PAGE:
The West Bank writer and lawyer Raja Shehadeh documents his troubled relationship with an Israeli with typical grace and power
It is difficult not to wonder what kind of a man Raja Shehadeh might have become had he been born nearly anywhere else. Surely, he would have been a writer in almost any incarnation, but what kind of writer? Not everyone gets to choose. Shehadeh was born in Ramallah in 1951, three years after the foundation of the Israeli state forced his parents and many thousands of other Palestinians to abandon their homes in the coastal city of Jaffa and take refuge where they could. As a young man, he sought out other worlds. He travelled to Britain to study law and to an ashram in Pondicherry to “try my hand”, he writes in Where the Line Is Drawn, “at a spiritual life”. He was soon called home when his mother fell ill. The freedom to invent oneself, he has been forced to learn repeatedly, is a privilege reserved for the fortunate few.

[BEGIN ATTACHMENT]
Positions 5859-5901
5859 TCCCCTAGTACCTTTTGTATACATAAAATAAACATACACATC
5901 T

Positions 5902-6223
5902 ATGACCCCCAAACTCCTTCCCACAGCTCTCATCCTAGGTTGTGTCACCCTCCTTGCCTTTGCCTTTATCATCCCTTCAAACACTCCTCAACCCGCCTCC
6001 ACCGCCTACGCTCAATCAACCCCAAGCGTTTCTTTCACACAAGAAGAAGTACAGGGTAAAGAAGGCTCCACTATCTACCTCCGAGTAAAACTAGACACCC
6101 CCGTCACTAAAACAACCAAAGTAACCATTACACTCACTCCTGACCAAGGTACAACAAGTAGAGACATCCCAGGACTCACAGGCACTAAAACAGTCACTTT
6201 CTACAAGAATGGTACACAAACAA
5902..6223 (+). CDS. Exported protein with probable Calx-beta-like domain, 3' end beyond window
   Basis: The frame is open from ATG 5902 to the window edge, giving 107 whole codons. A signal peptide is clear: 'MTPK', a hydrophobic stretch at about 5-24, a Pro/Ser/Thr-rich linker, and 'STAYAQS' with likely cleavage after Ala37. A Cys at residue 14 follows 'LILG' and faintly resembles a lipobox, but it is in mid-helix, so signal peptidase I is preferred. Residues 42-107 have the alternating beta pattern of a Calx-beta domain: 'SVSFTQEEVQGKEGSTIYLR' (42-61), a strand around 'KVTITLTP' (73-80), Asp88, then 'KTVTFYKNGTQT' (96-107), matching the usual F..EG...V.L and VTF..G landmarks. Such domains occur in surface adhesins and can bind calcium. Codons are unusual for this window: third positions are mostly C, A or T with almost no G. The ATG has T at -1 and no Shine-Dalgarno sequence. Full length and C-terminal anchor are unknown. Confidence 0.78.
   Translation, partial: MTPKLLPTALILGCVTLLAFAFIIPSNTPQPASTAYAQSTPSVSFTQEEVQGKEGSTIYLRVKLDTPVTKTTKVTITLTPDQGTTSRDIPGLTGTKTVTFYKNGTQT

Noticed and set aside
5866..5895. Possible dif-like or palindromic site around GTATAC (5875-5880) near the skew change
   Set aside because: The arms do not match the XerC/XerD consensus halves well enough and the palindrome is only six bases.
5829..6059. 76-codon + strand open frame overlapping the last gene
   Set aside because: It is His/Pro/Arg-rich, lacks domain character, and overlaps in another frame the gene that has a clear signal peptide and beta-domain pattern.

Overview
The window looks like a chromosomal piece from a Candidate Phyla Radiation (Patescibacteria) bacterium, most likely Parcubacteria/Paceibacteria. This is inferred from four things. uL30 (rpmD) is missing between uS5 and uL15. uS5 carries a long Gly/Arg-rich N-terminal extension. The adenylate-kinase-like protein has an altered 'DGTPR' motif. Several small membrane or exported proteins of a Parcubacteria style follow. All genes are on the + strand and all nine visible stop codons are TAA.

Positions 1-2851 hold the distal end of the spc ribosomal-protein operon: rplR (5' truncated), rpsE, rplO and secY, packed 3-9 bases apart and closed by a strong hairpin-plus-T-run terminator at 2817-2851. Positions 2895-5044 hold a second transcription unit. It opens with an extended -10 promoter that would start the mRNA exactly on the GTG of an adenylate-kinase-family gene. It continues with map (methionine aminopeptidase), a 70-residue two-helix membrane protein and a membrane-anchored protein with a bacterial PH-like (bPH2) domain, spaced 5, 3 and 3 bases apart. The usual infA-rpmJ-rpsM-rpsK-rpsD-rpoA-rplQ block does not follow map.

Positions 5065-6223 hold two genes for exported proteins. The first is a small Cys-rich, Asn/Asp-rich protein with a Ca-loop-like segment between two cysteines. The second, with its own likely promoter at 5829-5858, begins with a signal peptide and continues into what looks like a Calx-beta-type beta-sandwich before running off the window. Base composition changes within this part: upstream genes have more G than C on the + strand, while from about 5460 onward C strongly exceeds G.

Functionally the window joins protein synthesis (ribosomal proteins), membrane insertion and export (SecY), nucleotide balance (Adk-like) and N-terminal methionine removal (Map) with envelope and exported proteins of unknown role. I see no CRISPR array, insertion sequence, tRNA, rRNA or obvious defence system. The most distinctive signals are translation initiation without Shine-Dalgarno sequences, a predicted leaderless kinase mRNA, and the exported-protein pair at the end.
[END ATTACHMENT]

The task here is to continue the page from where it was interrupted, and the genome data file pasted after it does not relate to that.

This book documents the excruciating effort to stay human in a place where one’s humanity is under constant attack